The history of Carthage remains largely unknown during the first three centuries of its existence. This lack of sources concerning Carthage has even pushed historians like Otto Meltzer to doubt its existence prior to the 6th century BC However, from the 6th century, Carthage struggles against the Greeks and begins to dominate in the seas of the West. There was therefore a long period of development and progress.



During this obscure period of their annals, we know that the Carthaginians conquered step by step the whole region which extends from little Sirte to the frontier of Numidia. It is also known that they established a series of trading posts on the coast of Lesser and Greater Sirte. According to the first sources that we have, we know that at the beginning of the 6th century, the continental territory subject to Carthage was divided into three zones. The first, Zeugitane also called Carchedonia, included, in addition to the surroundings of Carthage, Hippone-Zaryte, Utica, Tunis, Clypea and a few other towns on the coast, then in the interior of the lands, Vacca, Bulla, Sicca, Zama. The second region was Byzacène in which were the cities of Hadrumète (Sousse), Little Leptis (Lemta), Thysdrus (El-Djem) and Tacapé (Gabès). In the third came what were called the emporias, a series of commercial warehouses staggered on the coast, from Tacapé to the great Leptis (Tripoli), and among which we must mention Macar, Oea and the supposed island Lotus-eaters (Djerba). Carthage thus holds at the beginning of the 6th century all the trade routes of Africa.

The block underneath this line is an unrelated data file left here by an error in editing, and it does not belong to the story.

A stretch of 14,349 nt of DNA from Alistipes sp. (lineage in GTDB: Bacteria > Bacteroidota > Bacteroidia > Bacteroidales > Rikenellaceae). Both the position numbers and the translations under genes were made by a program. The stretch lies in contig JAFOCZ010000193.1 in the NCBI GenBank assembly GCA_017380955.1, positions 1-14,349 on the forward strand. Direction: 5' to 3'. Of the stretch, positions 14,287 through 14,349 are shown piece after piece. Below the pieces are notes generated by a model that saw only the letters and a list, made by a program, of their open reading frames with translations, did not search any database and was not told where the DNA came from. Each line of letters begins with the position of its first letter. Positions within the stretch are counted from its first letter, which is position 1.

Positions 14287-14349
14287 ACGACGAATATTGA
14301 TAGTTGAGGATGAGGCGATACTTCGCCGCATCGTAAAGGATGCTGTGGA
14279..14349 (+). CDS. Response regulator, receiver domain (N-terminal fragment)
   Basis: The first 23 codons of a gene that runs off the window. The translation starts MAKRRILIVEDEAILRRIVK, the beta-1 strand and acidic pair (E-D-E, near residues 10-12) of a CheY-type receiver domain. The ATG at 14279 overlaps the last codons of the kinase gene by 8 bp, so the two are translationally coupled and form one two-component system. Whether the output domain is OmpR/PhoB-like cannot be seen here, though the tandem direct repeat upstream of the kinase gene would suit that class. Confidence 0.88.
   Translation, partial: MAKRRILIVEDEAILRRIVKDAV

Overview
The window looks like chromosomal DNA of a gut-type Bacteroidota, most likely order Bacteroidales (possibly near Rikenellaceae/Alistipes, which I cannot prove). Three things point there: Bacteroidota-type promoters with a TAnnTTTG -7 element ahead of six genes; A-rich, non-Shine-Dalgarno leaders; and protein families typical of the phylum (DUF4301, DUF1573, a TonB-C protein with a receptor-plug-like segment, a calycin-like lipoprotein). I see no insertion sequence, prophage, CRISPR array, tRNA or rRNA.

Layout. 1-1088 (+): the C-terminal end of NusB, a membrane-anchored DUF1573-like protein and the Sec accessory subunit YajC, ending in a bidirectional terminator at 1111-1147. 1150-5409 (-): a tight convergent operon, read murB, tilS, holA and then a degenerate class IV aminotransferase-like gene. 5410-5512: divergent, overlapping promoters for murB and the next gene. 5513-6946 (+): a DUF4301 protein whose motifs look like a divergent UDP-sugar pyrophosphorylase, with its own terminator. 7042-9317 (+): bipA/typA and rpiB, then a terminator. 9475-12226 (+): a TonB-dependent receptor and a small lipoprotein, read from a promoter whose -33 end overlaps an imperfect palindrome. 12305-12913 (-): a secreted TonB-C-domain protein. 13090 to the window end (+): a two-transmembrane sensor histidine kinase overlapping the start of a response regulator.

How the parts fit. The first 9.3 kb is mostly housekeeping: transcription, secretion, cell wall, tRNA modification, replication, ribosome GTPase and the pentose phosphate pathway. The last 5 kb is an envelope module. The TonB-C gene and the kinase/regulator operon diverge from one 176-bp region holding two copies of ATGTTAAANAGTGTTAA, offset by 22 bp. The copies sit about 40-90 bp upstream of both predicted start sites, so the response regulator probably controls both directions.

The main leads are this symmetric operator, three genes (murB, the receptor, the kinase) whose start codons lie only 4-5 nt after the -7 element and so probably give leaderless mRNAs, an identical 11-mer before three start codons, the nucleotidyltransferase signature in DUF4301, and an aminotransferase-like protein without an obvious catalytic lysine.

The Philene brothers

Strong of its possessions, Carthage will thus seek to extend in Sicily and in Spain where it will clash first of all with the Greeks, then later with the Romans. But it was in Cyrenaica that the first conflict broke out. The Greeks of Cyrene having sought to dispute a neutral ground with the Carthaginians who wanted to settle there, the two parties agreed, says Sallust, a Roman historian, on a compromise in order to avoid the conflict. It was necessary, for each of the protagonists, to send on both sides two ambassadors, leaving for some from Carthage, for others from Cyrene. The place on the coast where they were to meet would mark the boundary between the two states. Carthage then chose two brothers named Philenes whom the Cyreneans sought to deceive by arguing that they had left Carthage before the deadline. But the legend says that in order to clearly mark the point where they had arrived and not to lose an inch of territory, the Philenes were buried there alive. Later, the altars of the Philenes were erected on the same spot, in memory of this legend. We will then honor with a cult the heroic Carthaginians whose devotion allowed their City to conquer all the country of Syrtes as well as the countries of African populations of Nasamons and Lotus-eaters.

The fall of Tire

Carthage therefore begins, at the beginning of the 6th century, its expansion. But thousands of kilometers away, in present-day Lebanon, a striking fact will make Carthage the new epicenter of the Phoenician world. Indeed, when Nebuchadnezzar II acceded to the Babylonian throne, he besieged Tyr, the main Phoenician city for thirteen years (585-572). Some hypotheses presume that a kind of compromise is finally established between the Tyrians and the Babylonians at the end of which Tire retains a certain autonomy. But in 539, Cyrus II took Babylon and a new period began. Integrated into the Persian Achaemenid Empire, Tire lost its independence and Carthage then became the main Phoenician city. Then begins the so-called period of Carthaginian imperialism which will see the city greatly extend its influence around the Mediterranean. It will become, during this period, the great rival of the Greeks and the Romans…